Setting up my Raspberry Pi

Yesterday I got my new Raspberry Pi, which I ordered a couple of weeks back. Raspberry Pi, is a credit card sized computer which costs roughly $35, and runs on Linux operating systems. It cost me a total of INR 2400, and here is the link to book your device.

Raspberry Pi Model B Box

Since, I booked the device, I had been going through many videos to setup the R-Pi. One of the first things I did, was download the OS

for the R-Pi (Raspbian “wheezy”) from the official site.

I had an 8 GB Micro SD card to which I wrote the image using the Win32DiskImager. I had a spare SD card adapter, which I could use for the R-Pi.

Raspberry Pi, with basic connections

The R-Pi is powered with a micro-usb charger. Anything that rates 5V, 750mA or above should do good. I used my Lumia phone charger to power it up. I have a very old and small tv which I rarely use, and was the only option for me (for first time setup). I used the AV cable which was connected between my Airtel DTH set-top-box and the TV, for connecting the R-Pi to the TV. I plugged in my USB keyboard and mouse, and connecting the power booted up the device automatically.


Unfortunately, the TV didn’t display any color. This is how it looked.

The GUI of wheezy

I hardly could read text from the TV screen. Until, I could go out and get myself a HDMI cable to plug into my LCD monitor, I decided to control the Pi using my laptop.

I needed a LAN cable for this, which I had earlier bought for playing multiplayer games between my desktop and laptop.

Before I actually connected the Pi to my laptop, I had to do quite a few things.

1. Update the raspbian distro (this was not really required) using the command

sudo apt-get update

2. Then I installed the VNC server, while I still had connection to the internet with TV being used as display. Command

sudo apt-get install tightvncserver

3. Set up a static IP address for the Pi. For this I had to make changes to the /etc/network/interfaces file, using the command

sudo nano /etc/network/interfaces

and changed the file like this

auto lo
iface lo inet loopback
iface eth0 inet static

also make relevant change in the /etc/resolv.conf file.

Then, came the actual connecting part. Connected the R-Pi with the laptop via the ethernet cable, and then ran the Advanced IP Scanner tool to make sure the R-Pi could be pinged from the laptop. Then downloaded PuTTY, and ran the tool. Entered the static IP address of the RPi, and connected to it, with the default credentials. (username pi, password raspberry), and voila, connected to my Pi.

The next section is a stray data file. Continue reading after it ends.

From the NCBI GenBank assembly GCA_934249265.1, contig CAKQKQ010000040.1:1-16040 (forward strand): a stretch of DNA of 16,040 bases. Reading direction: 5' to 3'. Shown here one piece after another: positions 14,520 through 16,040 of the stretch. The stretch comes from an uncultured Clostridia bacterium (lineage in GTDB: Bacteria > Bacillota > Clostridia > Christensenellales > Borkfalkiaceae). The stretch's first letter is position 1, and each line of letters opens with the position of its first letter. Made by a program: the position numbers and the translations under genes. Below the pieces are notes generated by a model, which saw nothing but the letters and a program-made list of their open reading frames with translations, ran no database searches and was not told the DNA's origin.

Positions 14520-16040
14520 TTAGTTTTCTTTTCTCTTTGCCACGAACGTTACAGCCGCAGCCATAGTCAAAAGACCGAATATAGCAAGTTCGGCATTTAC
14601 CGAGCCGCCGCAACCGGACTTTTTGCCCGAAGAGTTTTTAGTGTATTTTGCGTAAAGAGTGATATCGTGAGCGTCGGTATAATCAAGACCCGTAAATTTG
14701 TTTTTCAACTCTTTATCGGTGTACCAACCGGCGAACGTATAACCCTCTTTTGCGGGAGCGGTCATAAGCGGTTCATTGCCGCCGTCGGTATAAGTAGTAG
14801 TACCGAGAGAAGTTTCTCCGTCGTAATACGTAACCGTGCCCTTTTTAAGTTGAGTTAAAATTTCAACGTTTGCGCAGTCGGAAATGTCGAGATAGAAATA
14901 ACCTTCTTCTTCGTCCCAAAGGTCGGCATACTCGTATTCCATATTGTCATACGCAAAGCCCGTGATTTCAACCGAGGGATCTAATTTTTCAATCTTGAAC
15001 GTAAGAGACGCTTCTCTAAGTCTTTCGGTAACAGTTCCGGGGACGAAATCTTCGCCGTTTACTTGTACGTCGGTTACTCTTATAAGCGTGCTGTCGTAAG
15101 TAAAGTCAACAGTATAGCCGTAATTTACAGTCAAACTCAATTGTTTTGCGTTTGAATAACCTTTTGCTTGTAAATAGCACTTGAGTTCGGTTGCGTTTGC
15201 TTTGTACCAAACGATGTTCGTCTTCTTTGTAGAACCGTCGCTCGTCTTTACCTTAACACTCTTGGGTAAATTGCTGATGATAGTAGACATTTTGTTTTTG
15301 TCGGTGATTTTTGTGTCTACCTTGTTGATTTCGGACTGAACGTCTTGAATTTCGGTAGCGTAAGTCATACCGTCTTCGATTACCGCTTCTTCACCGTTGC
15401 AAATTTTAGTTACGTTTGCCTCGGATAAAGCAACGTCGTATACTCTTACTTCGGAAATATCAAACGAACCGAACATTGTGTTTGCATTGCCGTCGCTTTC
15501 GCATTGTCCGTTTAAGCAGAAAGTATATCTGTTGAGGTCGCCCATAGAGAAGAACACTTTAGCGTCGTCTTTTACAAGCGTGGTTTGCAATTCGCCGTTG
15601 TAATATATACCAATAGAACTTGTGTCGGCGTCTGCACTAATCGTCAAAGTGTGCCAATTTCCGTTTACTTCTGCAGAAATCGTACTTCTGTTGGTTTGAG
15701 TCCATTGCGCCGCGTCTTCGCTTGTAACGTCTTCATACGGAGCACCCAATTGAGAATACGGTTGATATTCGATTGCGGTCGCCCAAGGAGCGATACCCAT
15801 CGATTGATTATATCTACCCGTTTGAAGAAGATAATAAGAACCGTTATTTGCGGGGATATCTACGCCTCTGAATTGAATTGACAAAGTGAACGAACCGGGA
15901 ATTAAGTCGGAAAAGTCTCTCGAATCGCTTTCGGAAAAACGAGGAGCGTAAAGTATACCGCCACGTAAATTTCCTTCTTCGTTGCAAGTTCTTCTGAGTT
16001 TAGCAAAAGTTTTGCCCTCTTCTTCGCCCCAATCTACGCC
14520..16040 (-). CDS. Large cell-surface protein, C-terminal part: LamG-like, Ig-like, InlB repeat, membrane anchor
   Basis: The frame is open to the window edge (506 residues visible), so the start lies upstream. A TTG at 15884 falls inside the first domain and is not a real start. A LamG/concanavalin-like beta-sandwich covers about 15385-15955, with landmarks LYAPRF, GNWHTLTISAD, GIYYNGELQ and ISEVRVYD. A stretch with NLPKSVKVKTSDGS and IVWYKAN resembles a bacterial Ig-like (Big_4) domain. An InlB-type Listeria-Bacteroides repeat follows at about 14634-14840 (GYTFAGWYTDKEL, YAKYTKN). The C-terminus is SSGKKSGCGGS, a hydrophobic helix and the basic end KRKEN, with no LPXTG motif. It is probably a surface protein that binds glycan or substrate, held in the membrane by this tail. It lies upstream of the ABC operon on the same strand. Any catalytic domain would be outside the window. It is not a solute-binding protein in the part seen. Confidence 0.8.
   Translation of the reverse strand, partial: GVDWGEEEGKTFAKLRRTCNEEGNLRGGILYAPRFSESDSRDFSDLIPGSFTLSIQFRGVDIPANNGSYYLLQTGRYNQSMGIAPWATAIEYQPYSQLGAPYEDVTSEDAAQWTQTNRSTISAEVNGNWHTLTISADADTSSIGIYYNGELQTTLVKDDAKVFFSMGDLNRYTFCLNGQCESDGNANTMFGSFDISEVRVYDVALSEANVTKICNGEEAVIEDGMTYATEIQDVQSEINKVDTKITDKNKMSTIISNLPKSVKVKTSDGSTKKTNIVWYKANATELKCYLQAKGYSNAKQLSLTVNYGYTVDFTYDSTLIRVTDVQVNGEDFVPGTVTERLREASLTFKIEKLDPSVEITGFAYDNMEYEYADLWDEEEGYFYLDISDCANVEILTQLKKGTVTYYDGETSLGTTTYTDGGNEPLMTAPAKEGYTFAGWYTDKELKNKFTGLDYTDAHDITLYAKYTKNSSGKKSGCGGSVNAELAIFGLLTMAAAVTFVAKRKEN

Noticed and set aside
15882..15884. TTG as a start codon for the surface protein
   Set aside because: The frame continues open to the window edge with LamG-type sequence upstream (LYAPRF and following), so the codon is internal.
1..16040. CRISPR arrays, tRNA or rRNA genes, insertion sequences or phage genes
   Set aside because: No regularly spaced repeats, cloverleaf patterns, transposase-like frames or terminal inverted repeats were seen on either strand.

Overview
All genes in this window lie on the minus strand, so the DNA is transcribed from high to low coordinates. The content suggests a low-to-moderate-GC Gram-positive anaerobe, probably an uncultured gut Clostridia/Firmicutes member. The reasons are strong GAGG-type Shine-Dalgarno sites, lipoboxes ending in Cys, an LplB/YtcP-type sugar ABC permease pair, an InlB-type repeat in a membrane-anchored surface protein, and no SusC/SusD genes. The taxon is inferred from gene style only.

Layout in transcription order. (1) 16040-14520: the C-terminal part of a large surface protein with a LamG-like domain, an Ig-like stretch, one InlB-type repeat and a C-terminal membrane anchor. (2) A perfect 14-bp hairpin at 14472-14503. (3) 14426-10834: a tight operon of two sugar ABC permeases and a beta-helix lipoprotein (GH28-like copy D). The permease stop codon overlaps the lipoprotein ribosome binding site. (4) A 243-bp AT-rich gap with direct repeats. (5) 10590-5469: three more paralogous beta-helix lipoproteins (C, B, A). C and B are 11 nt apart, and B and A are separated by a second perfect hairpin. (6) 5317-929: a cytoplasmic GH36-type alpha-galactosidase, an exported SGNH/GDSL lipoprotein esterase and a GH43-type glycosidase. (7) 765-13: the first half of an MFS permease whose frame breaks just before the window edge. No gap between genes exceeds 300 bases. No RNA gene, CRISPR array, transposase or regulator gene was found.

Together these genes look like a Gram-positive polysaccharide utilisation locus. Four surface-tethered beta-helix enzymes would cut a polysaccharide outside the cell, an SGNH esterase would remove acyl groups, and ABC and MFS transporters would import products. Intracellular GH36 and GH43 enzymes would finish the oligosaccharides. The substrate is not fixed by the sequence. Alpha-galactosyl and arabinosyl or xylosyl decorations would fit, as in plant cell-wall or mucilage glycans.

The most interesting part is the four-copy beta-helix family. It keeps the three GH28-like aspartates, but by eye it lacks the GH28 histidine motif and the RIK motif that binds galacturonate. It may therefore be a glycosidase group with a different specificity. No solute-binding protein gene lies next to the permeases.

But wait, I still haven’t done anything to get the desktop version (i.e GUI). This is when I needed to download the UltraVNC and install it on my laptop, to virtualize the GUI of the R-Pi.

Then used the Putty tool to start the vnc server on my R-Pi, using the command

sudo vncserver :1 -geometry 1366×768 -depth 16 -pixelformat rgb565

To automate this on startup of the raspberry pi, I did the following.

sudo nano /etc/init.d/tightvncserver (this creates a new file)

Pasted the following code

# First configure the user you want to run this under – this will generally be pi, unless you’ve created your own users
export USER=’pi’

eval cd ~$USER

# Check the state of the command – this’ll either be start or stop 
case “$1” in
    # if it’s start, then start vncserver using the details below
    su $USER -c ‘/usr/bin/vncserver :1 -geometry 1366×768 -depth 16 -pixelformat rgb565’
    echo “Starting vncserver for $USER “
    # if it’s stop, then just kill the process
    pkill Xtightvnc
    echo “vncserver stopped”
    echo “Usage: /etc/init.d/vncserver {start|stop}”
    exit 1
exit 0

Save the file and exit. Then modify the permissions of the file with

sudo chmod 755 /etc/init.d/tightvncserver

Then add the file to the startup sequence

sudo update-rc.d tightvncserver defaults

Then restart the pi, using the command

sudo shutdown -r now

Now, I can open UltraVNC when the R-Pi is booted up and enter the IP address along with the display in the VNC Server field (in my case it would be And it prompted me for the password, after which I could see my R-Pi desktop screen.

All this was the initial configuration so that I could connect to my R-Pi without having to connect it to the TV, and have a separate keyboard and mouse for it.

In the meanwhile, waiting for my USB Wi-Fi Dongle to make my R-Pi remotely available.

Planning for something interesting to do with the Pi. 🙂 . Open for suggestions though.



The sites which were very helpful to me in setting this up were:


One thought on “Setting up my Raspberry Pi

  1. Pingback: Setting up my Raspberry Pi | Raspberry Pi |

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